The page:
Live from the Investiture of the Rt. Rev’d John Guernsey as the first bishop of the ACNA Diocese of the Mid-Atlantic at Truro Church, Fairfax, VA.
|Bishop John Guernsey and his wife, the Rev'd Meg Guernsey.|
We're here at Truro Church in Fairfax and the church is packed with very joyful people. The new Anglican Church of North America (ACNA) diocese enters the ACNA as the largest diocese. It spans the area of North Carolina, Virginia, Maryland, and Washington, D.C.
Last May, the Anglican District of Virginia (ADV) Synod elected the Rt. Rev'd John Guernsey as the bishop of the proposed ACNA Diocese of the Mid-Atlantic. In June, the ACNA's Provincial Council affirmed the creation of the Diocese of the Mid-Atlantic. Bishop John Guernsey who had been overseeing the congregations that had separated from The Episcopal Church and moved under the jurisdiction of the Anglican Church of Uganda before transitioning directly to the ACNA, was confirmed as the first diocesan bishop by the ACNA College of Bishops in June.
Bishop Guernsey was the rector of All Saints, Dale City, VA. All Saints separated from the Episcopal Diocese of Virginia in the spring of 2006 in an amicable settlement that permitted them to remain in their property until the completion of the building of a new church. The settlement had been meant to be a prototype for the other congregations to follow in the development of the Diocese of Virginia's Protocol for Departing Congregations. The protocol was abruptly abandoned by the Diocese following the installment of Katharine Jefferts Schori as the Presiding Bishop of the Episcopal Church, about six months after All Saints left the Episcopal Church.
All Saints will be officially moving into their new church later this month and will also serve as the office for the Diocese of the Mid-Atlantic.
|John Guernsey at 2003 General Convention.|
I first met John Guernsey at the 1994 General Convention in Indianapolis, working closely with IRD President Diane Knippers and Pittsburgh General Convention Deputy Jim Simons. I remember at the Philadelphia General Convention in 1997 I testified at the Evangelism Committee that John was chairing on a resolution that was calling for a doctrinal change on the trinity. I read the resolution and recognized that, as a former member of the Christian Science Church, the new doctrine would have been quite at home in Christian Science. In my testimony I pointed out the similarities between the new doctrinal change and Christian Science and wondered why I had gone through all the trouble of "kneeling before my bishop to become an Episcopalian" only to find myself back in Christian Science right in the Episcopal Church! Why should I have left in the first place?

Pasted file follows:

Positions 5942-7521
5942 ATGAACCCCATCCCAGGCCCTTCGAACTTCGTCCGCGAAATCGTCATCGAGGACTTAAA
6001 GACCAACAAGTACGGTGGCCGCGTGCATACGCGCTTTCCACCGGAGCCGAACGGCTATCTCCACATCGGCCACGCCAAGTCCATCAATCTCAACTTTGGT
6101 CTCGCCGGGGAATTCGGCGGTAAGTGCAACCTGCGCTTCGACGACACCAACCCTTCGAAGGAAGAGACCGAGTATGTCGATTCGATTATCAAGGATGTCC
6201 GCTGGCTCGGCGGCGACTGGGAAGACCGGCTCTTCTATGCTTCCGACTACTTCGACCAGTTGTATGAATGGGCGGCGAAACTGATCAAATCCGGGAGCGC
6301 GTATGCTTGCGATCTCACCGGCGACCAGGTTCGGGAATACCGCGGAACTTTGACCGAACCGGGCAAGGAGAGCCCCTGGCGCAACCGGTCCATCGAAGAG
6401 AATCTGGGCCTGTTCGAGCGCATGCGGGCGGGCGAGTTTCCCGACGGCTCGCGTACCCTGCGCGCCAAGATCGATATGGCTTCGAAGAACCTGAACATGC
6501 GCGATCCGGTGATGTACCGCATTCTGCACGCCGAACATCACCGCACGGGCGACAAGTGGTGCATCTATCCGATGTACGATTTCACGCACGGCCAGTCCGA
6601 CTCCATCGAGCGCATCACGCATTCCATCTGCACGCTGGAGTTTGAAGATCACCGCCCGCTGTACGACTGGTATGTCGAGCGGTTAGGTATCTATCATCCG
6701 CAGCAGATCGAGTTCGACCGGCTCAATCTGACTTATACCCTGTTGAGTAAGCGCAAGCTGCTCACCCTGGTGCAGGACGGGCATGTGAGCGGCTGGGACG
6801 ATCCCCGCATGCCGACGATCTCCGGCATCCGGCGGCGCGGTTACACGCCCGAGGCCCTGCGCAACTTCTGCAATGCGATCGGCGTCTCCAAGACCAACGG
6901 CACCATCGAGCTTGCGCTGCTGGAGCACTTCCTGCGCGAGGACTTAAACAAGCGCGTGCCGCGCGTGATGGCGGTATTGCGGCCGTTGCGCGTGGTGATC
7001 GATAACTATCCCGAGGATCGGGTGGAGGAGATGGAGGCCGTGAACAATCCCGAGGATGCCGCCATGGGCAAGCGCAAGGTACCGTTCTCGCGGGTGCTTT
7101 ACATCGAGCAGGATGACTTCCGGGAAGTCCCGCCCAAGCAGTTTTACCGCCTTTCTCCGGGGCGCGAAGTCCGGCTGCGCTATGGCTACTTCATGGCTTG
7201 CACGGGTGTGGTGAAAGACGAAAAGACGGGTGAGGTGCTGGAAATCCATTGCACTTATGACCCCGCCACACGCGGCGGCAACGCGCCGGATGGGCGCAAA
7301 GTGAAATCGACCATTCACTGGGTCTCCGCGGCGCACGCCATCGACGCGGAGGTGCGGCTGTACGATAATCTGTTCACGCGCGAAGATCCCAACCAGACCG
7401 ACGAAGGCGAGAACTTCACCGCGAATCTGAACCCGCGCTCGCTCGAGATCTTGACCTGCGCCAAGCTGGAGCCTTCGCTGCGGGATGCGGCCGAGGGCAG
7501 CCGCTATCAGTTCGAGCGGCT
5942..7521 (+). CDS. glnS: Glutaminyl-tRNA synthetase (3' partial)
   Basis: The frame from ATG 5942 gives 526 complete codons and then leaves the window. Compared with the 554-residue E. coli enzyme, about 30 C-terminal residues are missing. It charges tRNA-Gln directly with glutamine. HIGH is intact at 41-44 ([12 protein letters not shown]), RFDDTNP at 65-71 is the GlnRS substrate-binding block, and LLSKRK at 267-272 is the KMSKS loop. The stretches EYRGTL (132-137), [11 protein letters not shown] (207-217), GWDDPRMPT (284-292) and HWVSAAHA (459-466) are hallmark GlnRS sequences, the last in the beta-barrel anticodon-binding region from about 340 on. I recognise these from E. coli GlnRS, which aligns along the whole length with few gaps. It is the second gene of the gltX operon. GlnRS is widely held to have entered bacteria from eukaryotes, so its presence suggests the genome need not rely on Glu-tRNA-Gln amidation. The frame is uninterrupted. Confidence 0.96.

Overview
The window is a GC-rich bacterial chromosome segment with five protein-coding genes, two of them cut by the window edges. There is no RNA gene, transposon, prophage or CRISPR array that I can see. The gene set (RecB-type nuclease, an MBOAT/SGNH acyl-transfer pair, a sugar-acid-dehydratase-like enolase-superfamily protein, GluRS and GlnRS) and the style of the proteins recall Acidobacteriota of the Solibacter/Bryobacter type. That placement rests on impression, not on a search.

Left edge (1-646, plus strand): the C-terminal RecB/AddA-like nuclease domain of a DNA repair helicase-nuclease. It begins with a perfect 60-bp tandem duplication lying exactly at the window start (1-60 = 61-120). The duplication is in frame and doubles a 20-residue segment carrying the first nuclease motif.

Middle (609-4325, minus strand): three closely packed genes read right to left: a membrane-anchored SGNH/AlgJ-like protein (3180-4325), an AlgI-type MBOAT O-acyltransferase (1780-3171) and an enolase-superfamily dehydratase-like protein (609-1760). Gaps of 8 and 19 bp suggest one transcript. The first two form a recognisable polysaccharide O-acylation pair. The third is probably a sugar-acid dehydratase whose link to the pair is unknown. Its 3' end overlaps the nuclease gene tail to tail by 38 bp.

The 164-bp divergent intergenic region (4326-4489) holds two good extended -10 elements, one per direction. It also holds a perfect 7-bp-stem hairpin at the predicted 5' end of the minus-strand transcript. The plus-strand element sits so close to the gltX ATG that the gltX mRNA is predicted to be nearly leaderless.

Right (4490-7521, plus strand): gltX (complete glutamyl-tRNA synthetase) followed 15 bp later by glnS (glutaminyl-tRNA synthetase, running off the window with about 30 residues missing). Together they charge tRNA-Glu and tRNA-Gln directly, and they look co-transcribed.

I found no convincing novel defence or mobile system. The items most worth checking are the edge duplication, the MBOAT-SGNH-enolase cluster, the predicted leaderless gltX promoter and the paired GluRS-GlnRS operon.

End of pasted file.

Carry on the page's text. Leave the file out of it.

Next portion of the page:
I also remember going back to my seat when a rather moderate bishop sitting across the aisle from me leaned over and said that he too grew up in Christian Science and appreciated the point. I was still trying to get my heart from stop beating so fiercely, I had been so nervous and close to terrified and the affirmation from an unexpected quarter brought me great relief. I was very grateful to John Guernsey for the opportunity to speak at General Convention. Of course, I had no idea then that it was only the beginning.
Back to Truro: ACNA Archbishop and Diocese of Pittsburgh Bishop Bob Duncan is the preacher. He is saying from the pulpit that this is a historic moment in this historic place. I will try to type as he speaks:
We all recall that Anglicanism was brought permanently to these shores not so very far from here … in 1607. We also recall that not quite 200 years later … Anglicanism was organized so that it might be prosper and go forward in this land. And 200 years after that it might be reorganized, much of it in this place. …. God is doing something great, behold all things new …”
This is a historic moment for Anglicanism … throughout the globe. We represent not a little of that in our own persons in this place.
This is also an amazing personal moment. The fulfilment of God’s plan for three leaders. John and Martyn and I were candidates for bishop (NOTE: for the Diocese of Colorado) and it was during that time that they formed friendships that continue to this day.
Twenty-one years later I stand here as an Archbishop, Martyn now resides in the U.K. as Executive Secretary for the Global Anglican Future Conference Movement and the Fellowship of Confessing Anglicans and John here as the first bishop of this diocese.
This diocese represents such a maturing in such a short time of this movement, but as it comes together – it’s the largest diocese in the movement at its birth. That is because of God’s favor and because of the faithfulness of all of you who stood in these days, who stood shoulder to shoulder not just those who are ordained but very much shoulder with the laity in this region.
|Bishop John Guernsey becomes the bishop of the new diocese.|
|A new day.|
In fact, it is exciting to look out and see the young church planters and new leadership rising up, all ready building and rebuilding on the foundations not just of recent years - but on the foundation of those Anglicans who sailed to the Virginia shores four hundred years ago. As those early settlers experienced their own triumphs and great challenges, this new diocese will know such a story as well. What will this next chapter in our lives together bring? How will we discern what should change and what should remain? How will we stand firm for the Gospel of Jesus while making peace with our neighbors? One way comes to mind, which I think was overflowing today and that is in gratitude. Whatever happens, may we be grateful. There is so much to be grateful for, so much.
We may not know what will happen by this time next year, but what comes to mind now is one of the songs we sang at the service today and it becomes a prayer tonight: